You go to Antioch College where you get credit for working in jobs off campus – experiential learning is valued as well as classroom leaning. Your first job is as “Play Lady” on the children’s ward of a public hospital where you spend each day mostly with African American children and you spend evenings at the settlement house where you make costumes for the African American actors in the “Raisin in the Sun” performance. At the beginning of the work term, you are conscious of being among the only white people in the room – day and night. At the end of your work term when Sidney Poitier comes to opening night, you realize you will never again be comfortable in a room with only white people.
After college, we start graduate school to prepare to do medical research. Part way through graduate school, we decide we would rather work with people than with rats and try to get over being shy – and we drop out of school. We think we have failed.
THAT WAS A BIG RISK – Now what? We do not know what to do – how to start a new life. And then we take another big risk – we teach high school sciences for two years. Karen, you know now at 15 that you are doing well in sciences, but teach it? Stand in front of a classroom? And speak?! Yikes! You are probably asking, “Is that really going to be me in ten years?” The answer is yes.
And this is where it starts getting interesting. Turns out you’ll be a good teacher and your students will do as well on the SAT scores as the students of the ‘real science teacher’. You’ll meet that husband I mentioned at the beginning of this letter. He is also teaching at the same school [you’ll know him when you look at his ring finger in the very first faculty meeting]. You’ll get over some of that shyness by helping the teenagers – people your age now – understand about their sexuality. I know that you do not know much now about sex now – you’ll learn. But you probably already know how valuable it would be if there were someone you could talk with.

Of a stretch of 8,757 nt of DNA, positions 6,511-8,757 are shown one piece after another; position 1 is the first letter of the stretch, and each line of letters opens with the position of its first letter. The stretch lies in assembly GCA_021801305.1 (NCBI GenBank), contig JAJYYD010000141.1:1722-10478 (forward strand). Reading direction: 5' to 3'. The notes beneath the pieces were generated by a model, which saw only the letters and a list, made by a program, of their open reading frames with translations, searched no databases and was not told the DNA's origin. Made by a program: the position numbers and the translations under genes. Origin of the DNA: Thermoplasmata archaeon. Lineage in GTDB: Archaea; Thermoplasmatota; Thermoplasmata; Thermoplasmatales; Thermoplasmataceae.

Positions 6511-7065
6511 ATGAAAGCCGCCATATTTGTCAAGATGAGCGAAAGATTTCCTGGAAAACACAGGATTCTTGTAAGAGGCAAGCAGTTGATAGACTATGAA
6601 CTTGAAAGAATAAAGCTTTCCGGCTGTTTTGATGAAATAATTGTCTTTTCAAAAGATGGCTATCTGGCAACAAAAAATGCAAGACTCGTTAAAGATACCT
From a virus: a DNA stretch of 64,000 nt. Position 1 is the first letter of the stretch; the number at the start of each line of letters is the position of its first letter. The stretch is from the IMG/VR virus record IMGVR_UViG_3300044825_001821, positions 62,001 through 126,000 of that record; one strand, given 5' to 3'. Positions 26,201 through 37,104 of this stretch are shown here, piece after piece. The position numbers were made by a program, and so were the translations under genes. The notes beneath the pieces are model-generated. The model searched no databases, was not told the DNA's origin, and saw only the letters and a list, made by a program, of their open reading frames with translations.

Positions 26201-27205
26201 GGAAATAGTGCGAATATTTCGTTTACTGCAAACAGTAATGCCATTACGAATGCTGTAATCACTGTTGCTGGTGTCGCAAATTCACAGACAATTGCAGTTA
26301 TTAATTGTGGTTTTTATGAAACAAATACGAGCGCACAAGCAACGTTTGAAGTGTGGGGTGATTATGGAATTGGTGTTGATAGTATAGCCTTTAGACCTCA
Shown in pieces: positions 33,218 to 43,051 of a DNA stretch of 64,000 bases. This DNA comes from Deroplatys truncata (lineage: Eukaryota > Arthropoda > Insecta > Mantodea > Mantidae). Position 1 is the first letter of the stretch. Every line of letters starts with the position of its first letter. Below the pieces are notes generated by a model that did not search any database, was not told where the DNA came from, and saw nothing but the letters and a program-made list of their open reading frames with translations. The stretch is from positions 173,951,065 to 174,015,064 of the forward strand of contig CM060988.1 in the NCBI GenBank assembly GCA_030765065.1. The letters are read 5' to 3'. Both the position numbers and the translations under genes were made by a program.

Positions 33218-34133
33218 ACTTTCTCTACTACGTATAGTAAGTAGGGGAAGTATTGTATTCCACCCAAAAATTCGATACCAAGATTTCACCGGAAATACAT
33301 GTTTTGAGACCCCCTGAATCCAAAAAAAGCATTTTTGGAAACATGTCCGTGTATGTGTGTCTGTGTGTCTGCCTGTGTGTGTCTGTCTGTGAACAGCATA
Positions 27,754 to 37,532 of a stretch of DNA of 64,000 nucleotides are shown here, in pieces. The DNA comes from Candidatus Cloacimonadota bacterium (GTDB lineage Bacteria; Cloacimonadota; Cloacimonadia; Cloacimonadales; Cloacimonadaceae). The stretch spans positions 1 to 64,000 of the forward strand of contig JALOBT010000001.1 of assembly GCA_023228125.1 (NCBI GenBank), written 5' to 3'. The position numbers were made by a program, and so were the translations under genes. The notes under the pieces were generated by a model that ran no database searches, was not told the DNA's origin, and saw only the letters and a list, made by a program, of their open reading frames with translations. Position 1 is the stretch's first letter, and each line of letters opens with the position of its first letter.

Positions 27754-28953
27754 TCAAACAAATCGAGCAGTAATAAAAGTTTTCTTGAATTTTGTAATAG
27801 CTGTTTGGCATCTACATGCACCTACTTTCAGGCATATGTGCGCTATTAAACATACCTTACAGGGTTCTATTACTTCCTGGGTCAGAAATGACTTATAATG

And get this – You become that person! The school will not allow you to teach a formal sex education course, but the students will come to you, and you will not be uncomfortable telling them about contraception, how to say “no” if you’re not ready for sex and even explain to boys that when a girl says “no”, it means “NO!” You will go on the counsel hundreds of women and girls about their reproductive choices and rights, and you will train doctors, nurses and counselors who work in family planning programs. And, yes, this is more progress with the self confidence thing.
And you realize you are more passionate about this new path than previous possible work.
Then you will spend more than a decade working on reproductive rights issues – you’ll keep taking risks such as saying “yes” when asked if you’ll be the President of NARAL – the National Abortion Rights Action League. This is when we decide we will probably work on women’s issues and reproductive rights the rest of our life. Women cannot avail themselves of all the education and other opportunities the women’s movement is advocating for if they cannot control when or if they will have children. Simple.